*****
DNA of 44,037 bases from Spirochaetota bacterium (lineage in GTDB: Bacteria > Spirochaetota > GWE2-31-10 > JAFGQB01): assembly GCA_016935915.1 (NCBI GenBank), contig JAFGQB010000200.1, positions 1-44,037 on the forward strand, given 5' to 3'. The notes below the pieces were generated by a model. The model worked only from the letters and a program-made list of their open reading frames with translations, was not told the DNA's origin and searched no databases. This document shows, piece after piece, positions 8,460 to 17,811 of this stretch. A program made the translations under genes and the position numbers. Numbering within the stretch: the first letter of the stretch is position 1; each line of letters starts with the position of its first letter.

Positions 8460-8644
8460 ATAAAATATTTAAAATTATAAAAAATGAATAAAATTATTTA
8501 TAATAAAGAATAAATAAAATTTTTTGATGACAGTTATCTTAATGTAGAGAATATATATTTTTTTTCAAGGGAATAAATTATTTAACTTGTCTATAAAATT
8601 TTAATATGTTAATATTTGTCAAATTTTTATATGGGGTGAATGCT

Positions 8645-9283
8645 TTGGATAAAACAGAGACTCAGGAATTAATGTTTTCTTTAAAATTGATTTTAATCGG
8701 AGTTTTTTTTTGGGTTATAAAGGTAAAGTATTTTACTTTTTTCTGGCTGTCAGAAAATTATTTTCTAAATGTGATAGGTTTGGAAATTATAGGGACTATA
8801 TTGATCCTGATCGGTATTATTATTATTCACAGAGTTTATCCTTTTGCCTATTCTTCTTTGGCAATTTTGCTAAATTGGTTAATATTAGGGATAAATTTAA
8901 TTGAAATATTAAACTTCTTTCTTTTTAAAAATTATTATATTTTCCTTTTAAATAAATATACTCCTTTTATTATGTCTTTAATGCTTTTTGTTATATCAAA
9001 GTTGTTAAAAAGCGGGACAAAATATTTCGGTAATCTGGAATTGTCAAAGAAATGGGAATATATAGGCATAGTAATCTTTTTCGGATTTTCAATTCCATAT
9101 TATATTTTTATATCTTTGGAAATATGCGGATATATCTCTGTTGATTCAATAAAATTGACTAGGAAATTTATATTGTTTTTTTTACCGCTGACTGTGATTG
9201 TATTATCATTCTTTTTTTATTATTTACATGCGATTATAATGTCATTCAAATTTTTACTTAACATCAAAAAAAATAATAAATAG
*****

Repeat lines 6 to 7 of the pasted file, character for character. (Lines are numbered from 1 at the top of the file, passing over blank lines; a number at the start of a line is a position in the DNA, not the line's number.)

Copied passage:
Positions 8645-9283
8645 TTGGATAAAACAGAGACTCAGGAATTAATGTTTTCTTTAAAATTGATTTTAATCGG